[LIST=1]
[]what they do after a fireball
[
]what they use to get in
[]how they space their sonic booms
[
]and what anti airs do they use and what distance do they use them
[/LIST]
make friends with the top ten guile players in your region (any 3 in the top ten is ok) then play endless with them and ask for their advice.

Yes, locals play a giant role in dealing with your fear of losing, and the pressure of playing in front of people, it calms your nerves and allows you to think straight, although your first local will most likely be nerve wrecking (yeah happened to me too) it is a vital aspect of getting good at the game and beating the plateau and also you will get to make friends with those who are kicking your ass and then invite them to online lobby so you can train.

Yeah, pack deodorant and enough water and some food, sometimes you get thirsty due to the pressure and if you dont drink water you will feel like hell.
also try to observe how people react when they play, the calm ones are usually the dangerous ones, and try to enter their mindset if you can (dont stress it though)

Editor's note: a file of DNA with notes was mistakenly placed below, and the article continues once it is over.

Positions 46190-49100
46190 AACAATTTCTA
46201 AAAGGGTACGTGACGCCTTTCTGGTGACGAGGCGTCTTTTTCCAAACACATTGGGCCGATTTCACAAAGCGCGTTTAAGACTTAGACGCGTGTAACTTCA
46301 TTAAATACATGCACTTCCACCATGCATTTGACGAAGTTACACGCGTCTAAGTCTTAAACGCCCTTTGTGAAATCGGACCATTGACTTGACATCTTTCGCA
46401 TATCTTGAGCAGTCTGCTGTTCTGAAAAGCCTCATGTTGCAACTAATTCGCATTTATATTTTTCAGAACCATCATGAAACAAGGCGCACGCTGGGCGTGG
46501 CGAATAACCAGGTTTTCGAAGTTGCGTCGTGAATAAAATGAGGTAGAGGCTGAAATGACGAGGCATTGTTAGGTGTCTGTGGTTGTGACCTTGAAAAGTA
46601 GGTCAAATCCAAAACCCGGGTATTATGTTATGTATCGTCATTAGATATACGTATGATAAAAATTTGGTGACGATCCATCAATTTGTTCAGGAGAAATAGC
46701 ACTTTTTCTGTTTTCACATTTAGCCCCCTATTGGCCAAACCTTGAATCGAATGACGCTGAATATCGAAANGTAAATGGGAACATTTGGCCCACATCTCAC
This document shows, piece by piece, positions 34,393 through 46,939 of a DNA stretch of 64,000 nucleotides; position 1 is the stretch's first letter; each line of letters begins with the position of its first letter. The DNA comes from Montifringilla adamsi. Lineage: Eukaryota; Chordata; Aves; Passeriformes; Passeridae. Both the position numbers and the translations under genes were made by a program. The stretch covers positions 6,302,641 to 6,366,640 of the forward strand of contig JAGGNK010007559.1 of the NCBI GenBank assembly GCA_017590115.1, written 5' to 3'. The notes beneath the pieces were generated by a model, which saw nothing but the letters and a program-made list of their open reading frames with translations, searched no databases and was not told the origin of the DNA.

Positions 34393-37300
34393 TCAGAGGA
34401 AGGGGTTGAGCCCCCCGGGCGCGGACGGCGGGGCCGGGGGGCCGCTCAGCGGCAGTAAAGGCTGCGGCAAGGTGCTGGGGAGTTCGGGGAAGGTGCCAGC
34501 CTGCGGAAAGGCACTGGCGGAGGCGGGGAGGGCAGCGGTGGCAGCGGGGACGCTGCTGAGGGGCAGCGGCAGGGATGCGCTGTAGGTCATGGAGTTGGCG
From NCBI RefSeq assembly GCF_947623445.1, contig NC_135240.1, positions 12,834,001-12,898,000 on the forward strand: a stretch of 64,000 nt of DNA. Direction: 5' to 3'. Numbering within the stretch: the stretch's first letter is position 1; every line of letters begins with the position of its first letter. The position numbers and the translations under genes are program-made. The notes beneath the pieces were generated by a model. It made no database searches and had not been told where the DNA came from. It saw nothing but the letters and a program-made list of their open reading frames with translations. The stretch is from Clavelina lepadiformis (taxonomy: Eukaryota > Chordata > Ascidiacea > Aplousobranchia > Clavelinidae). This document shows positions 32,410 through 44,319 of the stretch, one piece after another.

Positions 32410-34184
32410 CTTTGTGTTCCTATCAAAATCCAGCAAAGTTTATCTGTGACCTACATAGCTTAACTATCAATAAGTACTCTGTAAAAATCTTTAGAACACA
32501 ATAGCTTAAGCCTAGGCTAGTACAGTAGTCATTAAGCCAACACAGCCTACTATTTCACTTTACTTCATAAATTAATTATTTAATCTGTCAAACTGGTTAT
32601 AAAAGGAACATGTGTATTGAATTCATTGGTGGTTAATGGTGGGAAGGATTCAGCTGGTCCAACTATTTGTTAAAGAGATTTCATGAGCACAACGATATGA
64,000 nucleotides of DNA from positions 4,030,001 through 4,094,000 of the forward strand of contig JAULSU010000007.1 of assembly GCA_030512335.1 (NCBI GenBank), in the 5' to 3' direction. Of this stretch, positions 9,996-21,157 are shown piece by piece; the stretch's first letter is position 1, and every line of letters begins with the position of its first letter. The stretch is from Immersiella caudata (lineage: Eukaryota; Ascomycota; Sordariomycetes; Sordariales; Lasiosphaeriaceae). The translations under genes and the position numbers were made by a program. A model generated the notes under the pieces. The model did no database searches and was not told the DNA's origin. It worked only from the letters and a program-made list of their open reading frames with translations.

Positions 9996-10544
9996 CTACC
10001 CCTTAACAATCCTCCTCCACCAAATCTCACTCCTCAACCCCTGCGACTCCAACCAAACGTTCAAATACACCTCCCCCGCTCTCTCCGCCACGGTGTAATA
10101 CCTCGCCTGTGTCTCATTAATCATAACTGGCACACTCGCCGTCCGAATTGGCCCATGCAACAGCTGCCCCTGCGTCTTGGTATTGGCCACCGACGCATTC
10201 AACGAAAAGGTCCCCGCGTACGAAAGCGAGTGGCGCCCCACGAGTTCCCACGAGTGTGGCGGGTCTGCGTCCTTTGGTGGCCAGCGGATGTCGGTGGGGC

overall just have fun, and if you think you have hit a wall just pick another character for fun and hit the endless lobby. :wink:


#4

Make sure you checked your local matchmaking thread on SRK, maybe there are people who live close to you. Most people who think they have to travel to find games are usually wrong in my experience on this forum. Not that traveling for games is bad.

Figure out what is holding you back, and stop it/start doing it.

For example you can get above 1K just by anti-airing and poking so you should work on those.

It’s mostly the interpersonal connections, lagless connections, and the theory fighting that are helpful.

Like others have said, make sure your hygiene is relatively good and just be friendly and open to learning. You won’t get along with everyone, but that’s okay. Find the good/successful players and hang out with them and harass them for games. You’re going to lose a lot in the next six months. That’s okay, and nobody expects you to be amazing or to improve at a ridiculous pace.

The same things that apply to being the new guy in any other social group apply. Be humble, but don’t insult yourself.

No problem.

Not necessarily, if it’s a psychological problem. If you wakeup uppercut every time but you can do Ryu’s f.hp combos 10/10 times you won’t get much out of training mode. And if the reason you’re uppercutting is because you’re scared of throw mixups, you can’t really practice defending against them in SF4 training mode. But I agree with the sentiment for the most part.